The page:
Joel P. L. Johnson, PhD, University of Texas (Austin)
The overall goal of this project is to understand how and why sediment sorting and the evolution of river bed grain sizes in channels dominated by flash floods are different from more commonly studied channels with slowly varying flood hydrographs. These topics are fundamental research important to petroleum interests because river channel deposits can be particularly important reservoir rocks. Sediment sorting strongly influences deposit permeability through grain size distributions and the development of stratigraphy by patterns of local scour and deposition, which are in turn influenced by flood hydraulics. In particular, we are exploring how to better predict fine-grained suspended sediment and coarser-grained bedload sediment erosion, transport and deposition rates and patterns.
Our experimental plan has three parts: studying the (1) hydraulics, (2) suspended sediment transport, and (3) bedload transport of flash flood bores in comparison to steady flow conditions. To date, I and several graduate and undergraduate students have made progress on primarily the first two topics. Most experiments have been conducted in a large and unique outdoor flume at The University of Texas at Austin, which I modified by adding a computer controlled lift gate at the upstream end to allow the instantaneous release of a controlled volume of water.
Several University of Texas graduate students have benefitted from this grant. Mr. Peter Polito was initially conducting this research, and gained practical and scientific experience planning, designing and instrumenting the flume for these experiments. Unfortunately, Mr. Polito then decided to withdraw his PhD program and from UT Austin due to personal reasons. Fortunately, Ms. Kealie Goodwin subsequently started as new a PhD student, advised by me and working on this project (to date she has completed one year of graduate school). To study flash flood flow hydraulics, Ms. Goodwin has measured instantaneous water velocities using several acoustic doppler velocimeters (ADVs) during the experimental flash floods. Velocity measurements have proven challenging in our fast, rapidly changing, and aerated (bubbly) flood bores, and Ms. Goodwin continues to perfect our experimental configuration and communicate extensively with ADV technical support to minimize noise and optimize instrument settings. By measuring how flow velocity changes very close to the bed, we calculate local near-bed shear stresses during the flash floods. Preliminary measurements and calculations indicate that shear stresses are much higher in the flood bores and then decrease as the flow progresses and becomes more steady, as we hypothesized. From the velocity data we also calculate turbulent kinetic energy (TKE), and preliminary results similarly indicate that TKE is highest at the flood bore and then rapidly decreases. Shear stresses and TKE are key parameters because previous work in steady uniform flow indicates that both are important for sediment transport.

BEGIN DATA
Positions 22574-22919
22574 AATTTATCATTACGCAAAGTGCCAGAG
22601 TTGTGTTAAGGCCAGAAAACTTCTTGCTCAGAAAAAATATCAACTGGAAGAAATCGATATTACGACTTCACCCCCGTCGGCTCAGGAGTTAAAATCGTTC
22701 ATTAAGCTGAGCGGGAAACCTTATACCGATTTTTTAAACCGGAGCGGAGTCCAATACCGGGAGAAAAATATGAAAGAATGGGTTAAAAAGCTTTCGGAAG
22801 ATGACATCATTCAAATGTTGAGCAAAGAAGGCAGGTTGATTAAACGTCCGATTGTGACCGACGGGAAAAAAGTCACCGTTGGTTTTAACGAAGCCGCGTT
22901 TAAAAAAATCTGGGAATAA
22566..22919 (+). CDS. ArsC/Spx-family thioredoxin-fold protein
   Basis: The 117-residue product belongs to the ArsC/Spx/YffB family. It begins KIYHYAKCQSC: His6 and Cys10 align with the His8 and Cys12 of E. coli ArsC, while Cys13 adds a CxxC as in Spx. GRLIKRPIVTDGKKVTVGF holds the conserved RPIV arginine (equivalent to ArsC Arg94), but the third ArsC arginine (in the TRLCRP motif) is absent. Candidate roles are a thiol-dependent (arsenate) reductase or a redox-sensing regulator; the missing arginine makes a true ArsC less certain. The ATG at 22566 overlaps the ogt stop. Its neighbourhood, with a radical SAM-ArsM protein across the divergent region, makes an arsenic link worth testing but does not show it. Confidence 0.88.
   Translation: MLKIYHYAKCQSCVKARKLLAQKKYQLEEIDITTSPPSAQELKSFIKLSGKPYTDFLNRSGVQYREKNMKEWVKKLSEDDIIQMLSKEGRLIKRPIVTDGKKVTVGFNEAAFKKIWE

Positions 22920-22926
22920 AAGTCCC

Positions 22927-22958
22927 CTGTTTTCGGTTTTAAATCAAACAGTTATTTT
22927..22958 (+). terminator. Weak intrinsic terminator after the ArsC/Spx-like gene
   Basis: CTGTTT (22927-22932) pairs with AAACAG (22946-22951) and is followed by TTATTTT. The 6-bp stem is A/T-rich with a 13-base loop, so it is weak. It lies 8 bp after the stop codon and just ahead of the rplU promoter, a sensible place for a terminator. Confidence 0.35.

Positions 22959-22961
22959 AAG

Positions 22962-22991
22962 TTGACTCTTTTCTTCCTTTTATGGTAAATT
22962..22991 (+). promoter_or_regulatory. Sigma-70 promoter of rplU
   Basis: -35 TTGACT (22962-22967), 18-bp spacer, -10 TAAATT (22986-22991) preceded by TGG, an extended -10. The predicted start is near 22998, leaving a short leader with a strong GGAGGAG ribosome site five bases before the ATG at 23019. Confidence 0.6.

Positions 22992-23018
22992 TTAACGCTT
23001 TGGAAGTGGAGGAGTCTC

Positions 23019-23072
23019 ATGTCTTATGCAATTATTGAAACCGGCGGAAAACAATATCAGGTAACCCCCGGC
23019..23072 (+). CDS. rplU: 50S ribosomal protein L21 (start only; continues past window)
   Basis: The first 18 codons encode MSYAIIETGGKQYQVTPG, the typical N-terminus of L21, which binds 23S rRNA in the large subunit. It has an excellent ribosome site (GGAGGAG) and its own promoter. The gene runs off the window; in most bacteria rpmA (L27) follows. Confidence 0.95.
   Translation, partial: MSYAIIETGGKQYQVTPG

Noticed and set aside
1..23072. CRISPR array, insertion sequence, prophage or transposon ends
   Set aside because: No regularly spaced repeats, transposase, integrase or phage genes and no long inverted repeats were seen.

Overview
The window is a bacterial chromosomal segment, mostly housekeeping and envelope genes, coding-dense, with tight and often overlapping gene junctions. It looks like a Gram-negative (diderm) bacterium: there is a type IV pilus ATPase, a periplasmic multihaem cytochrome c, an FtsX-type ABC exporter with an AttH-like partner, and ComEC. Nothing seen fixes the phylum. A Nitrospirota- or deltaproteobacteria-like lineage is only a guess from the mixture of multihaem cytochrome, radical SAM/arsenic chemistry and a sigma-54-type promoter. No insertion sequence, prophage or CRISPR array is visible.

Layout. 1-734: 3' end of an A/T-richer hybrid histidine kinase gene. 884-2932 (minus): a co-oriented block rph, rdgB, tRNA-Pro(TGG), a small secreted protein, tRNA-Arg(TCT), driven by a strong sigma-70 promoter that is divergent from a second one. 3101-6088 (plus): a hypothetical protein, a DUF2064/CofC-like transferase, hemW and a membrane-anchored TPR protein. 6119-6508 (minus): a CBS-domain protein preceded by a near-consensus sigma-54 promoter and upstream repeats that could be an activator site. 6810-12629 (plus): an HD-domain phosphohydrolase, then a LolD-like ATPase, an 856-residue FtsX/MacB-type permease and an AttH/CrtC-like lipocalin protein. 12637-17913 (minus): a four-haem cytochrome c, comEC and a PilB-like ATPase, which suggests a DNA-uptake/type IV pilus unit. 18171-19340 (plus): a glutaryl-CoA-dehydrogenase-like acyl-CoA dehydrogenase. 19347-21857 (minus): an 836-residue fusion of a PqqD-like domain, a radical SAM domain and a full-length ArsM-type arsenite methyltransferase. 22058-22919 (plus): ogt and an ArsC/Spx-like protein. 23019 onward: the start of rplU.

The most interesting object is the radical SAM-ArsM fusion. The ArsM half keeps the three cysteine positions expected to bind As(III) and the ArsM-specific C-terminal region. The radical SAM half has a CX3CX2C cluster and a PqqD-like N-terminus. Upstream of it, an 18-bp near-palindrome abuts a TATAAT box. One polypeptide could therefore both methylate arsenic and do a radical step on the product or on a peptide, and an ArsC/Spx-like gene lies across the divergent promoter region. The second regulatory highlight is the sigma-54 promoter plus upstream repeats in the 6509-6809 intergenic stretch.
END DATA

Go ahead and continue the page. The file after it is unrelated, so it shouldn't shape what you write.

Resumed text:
To further understand shear stress distributions in flood bores, Ms. Goodwin and I conducted laboratory experiments described in the proposal at the University of Natural Resources and Applied Life Sciences (BOKU), Vienna, Austria, in collaboration with Dr. Roland Kaitna (Vice-Head of the Institute of Mountain Risk Engineering), in August 2012. This work was partially supported by this grant and partially by a competitive student research grant Ms. Goodwin received from UT. These experiments focused on independent measurements of basal shear stresses in and following flood bores, using a unique rotating drum flume in which bed shear stresses can be directly measured using a shear force plate. In this flume, we were able to compare direct shear stress measurements to those calculated from flow velocity profiles, to evaluate how well this method for calculating shear stresses works in aerated and rapidly changing flood bores. Our preliminary analysis of the shear stress plate data suggests that basal shear stresses spike at the bore and then decrease quickly, consistent with the velocity-based calculations. Ms. Goodwin has benefitted from this international collaboration in a variety of ways, including working in a different lab with a different experimental design and instrumentation, which is valuable for planning future experiments on this and related topics.
Masters student Alexander Aronovitz also conducted a different set of experiments related to this project, on sediment size sorting and armoring (coarsening of the surface grain sizes, which tends to stabilize river bed surfaces) under steady uniform flow. These experiments will be used as a comparison later in the project when we conduct flash flood experiments using coarse sediment.
Finally, Travis Waller, an undergraduate student at North Carolina Agricultural and Technical State University, conducted research for this project through an NSF-supported Research Experiences For Undergraduates (REU) program in which I participate at UT. Mr. Waller successfully completed this 10-week research program in summer 2012. Travis's independent project was to calibrate and evaluate whether an optical backscatter sensor (OBS), typically used for measuring water turbidity (cloudiness) caused by very fine sediment, could be used in our flume to quantify suspended sediment concentrations when the sediment in question was much coarser (sand). We concluded the device can be successfully used in our experiments, but that accurate calibrations at the very high suspended sediment concentrations in our flood bores are difficult to measure. Travis's work was overseen not only by me but also by Ms. Goodwin, giving her the opportunity to advise undergraduate research.